Simple conversion

  • Thread starter wakejosh
  • Start date
  • #1
102
0
If i could get anyone to double check my answers on the following it would be a big help. thanks

On planet Z, the standard unit of length is the foose. Ann the
Astronaut is 5.90 feet tall on
earth. She lands on planet Z and is measure to be 88 foosi
(plural of foose) tall. Her crew
member Rachael is 94 foosi tall. How tall is Rachael in Earth
measurements?

i get 6.3 feet

5.9/88 = 14.92

94/14.92 = 6.3

is this correct? thanks in advance
 
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Answers and Replies

  • #2
102
0
Note the expression: y = A/x2. Which statement is most consistent
with this expression?

a. y is less than x
b. if x is halved, y is multiplied by 4
c. y is greater than x
d. if x is doubled, y is multiplied by a factor of 2
e. y is equal to x


I find that A seems to be true,, but the wording on D confuses me a bit.
 
  • #3
286
0
OOOOPS, give me a moment... I'm rusty with LaTeX

It's always a good idea to write your units down when you're doing calculations. The technique I teach is "multiply by 1"... that is, if the numerator = the denominator, the value of the fraction is one.
[tex]\frac{3 feet}{36 inches}=1[/tex] because the numerator equals the denominator.

Now, all you have to do is worry about the units you don't want cancelling out each step of the way.

You could use [tex]\frac{88 foosi}{6.90feet}[/tex] as a multiplier, or you could use [tex]\frac{6.90feet}{88 foosi}[/tex] as a multiplier (to multiply by 1.

Now, you're starting with [tex]\frac{94 foosi}{1}[/tex] If you multiply it like this: [tex]\frac{94 foosi}{1}*\frac{88 foosi}{6.90 feet}[/tex], then your units work out to foosi squared per foot. Not what you want.

So, you multiply [tex]\frac{94 foosi}{1}*\frac{6.90 feet}{88 foosi}[/tex] And, your units work out to feet.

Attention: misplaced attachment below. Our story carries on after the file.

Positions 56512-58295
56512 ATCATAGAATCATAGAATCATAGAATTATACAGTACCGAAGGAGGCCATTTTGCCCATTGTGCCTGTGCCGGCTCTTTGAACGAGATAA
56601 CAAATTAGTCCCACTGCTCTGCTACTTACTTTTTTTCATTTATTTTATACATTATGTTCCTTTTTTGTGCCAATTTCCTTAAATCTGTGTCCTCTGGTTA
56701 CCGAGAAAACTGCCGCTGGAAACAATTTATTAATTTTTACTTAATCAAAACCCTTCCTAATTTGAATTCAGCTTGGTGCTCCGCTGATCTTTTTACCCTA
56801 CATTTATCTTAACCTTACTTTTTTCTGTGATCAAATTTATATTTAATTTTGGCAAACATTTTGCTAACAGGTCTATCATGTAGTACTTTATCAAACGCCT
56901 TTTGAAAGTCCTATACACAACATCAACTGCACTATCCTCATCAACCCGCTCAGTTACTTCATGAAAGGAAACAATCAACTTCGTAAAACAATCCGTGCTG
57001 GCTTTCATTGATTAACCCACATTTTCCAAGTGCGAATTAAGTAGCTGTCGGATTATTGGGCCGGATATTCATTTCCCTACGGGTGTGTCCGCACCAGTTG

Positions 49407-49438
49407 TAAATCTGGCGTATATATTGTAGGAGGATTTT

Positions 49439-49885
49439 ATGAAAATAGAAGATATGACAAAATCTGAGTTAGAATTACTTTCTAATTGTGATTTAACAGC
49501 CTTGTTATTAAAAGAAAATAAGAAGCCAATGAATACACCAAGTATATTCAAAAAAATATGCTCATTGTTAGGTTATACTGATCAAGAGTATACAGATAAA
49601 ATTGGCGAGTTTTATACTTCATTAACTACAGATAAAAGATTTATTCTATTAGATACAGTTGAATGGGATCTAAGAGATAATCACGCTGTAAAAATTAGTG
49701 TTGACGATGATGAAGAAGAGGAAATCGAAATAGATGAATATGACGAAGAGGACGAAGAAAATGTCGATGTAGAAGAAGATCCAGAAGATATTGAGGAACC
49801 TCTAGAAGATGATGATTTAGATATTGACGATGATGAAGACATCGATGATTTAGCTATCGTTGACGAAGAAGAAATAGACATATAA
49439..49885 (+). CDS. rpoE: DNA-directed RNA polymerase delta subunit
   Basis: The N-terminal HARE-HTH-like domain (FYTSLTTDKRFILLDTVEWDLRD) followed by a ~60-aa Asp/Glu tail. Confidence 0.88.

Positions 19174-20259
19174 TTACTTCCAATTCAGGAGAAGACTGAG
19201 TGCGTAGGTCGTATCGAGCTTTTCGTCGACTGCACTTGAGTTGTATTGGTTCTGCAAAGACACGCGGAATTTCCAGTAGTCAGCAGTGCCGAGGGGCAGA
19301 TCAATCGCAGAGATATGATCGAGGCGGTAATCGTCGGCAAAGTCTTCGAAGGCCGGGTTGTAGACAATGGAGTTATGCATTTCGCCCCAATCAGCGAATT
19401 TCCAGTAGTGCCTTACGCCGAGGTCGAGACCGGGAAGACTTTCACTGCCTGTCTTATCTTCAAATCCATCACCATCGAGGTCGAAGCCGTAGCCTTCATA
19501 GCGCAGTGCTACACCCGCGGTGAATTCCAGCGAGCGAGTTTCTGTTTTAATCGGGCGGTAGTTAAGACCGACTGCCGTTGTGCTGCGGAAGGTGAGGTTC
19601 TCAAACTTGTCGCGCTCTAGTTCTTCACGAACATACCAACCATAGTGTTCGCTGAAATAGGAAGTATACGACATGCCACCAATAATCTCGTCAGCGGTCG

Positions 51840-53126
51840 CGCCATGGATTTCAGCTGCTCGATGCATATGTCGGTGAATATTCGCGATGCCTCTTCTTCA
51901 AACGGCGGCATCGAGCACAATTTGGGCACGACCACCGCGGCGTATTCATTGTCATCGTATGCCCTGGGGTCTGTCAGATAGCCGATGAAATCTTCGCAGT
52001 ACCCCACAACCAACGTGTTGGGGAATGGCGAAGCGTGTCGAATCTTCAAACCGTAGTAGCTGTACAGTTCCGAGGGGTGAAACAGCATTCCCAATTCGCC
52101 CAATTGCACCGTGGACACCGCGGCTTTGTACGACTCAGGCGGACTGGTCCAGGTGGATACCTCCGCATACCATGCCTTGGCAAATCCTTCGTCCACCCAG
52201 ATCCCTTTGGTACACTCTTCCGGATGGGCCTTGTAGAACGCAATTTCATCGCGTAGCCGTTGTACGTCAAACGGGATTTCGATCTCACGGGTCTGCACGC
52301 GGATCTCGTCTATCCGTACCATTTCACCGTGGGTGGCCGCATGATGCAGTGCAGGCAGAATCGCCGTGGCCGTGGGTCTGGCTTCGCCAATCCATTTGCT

for what it's worth, "5.9/88" is not "= 14.92". You meant 88/5.9
 
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  • #4
165
1
wakejosh said:
On planet Z, the standard unit of length is the foose. Ann the
Astronaut is 5.90 feet tall on
earth. She lands on planet Z and is measure to be 88 foosi
(plural of foose) tall. Her crew
member Rachael is 94 foosi tall. How tall is Rachael in Earth
measurements?

i get 6.3 feet

5.9/88 = 14.92

94/14.92 = 6.3

is this correct? thanks in advance

[tex]\frac{5.90 feet}{88 foosi} = \frac{x feet}{94 foosi}[/tex]

[tex]88 foosi\,x = (5.9 feet)(94 foosi)[/tex]

[tex]x = \frac{(5.9 feet)(94 foosi)}{88 foosi}[/tex]
 
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  • #5
286
0
:) Or you could do it as a proportion as Geoff did... The proportion method is easier for this type of a conversion; my method above works very well if you're converting something like miles per hour to meters per second.
 
  • #6
102
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where did you get 6.9? is that a typo? did you mean 5.9?

anyway, I run the numbers geoff did and I get 6.3 again..so I assum my answer is correct. thanks for the help
 
  • #7
165
1
wakejosh said:
where did you get 6.9? is that a typo? did you mean 5.9?

anyway, I run the numbers geoff did and I get 6.3 again..so I assum my answer is correct. thanks for the help
Yes, your answer's correct.
 
  • #8
286
0
yes, 6.9 was a typo... or rather, a memory problem. :)
 
  • #9
102
0
great thanks.. one other quick question: can I just multiply 3.47 m/s/s by 5 seconds to get my speed after that amount of time? for example:

. A European sports car dealer claims that his car will accelerate
at a constant rate from rest
to a speed of 100 km/hr (28 m/s) in 8.00 s. What is the speed
after the first 5.00 s of
acceleration?

a.44.4 m/s b. 34.7 m/s c. 28.7 m/s d. 17.4 m/s e. 8.7
m/s


First I find the acceleration to be 3.47 m/s^2 now can i just times by 5? If so i get 17.4 m/s Is this correct?
 

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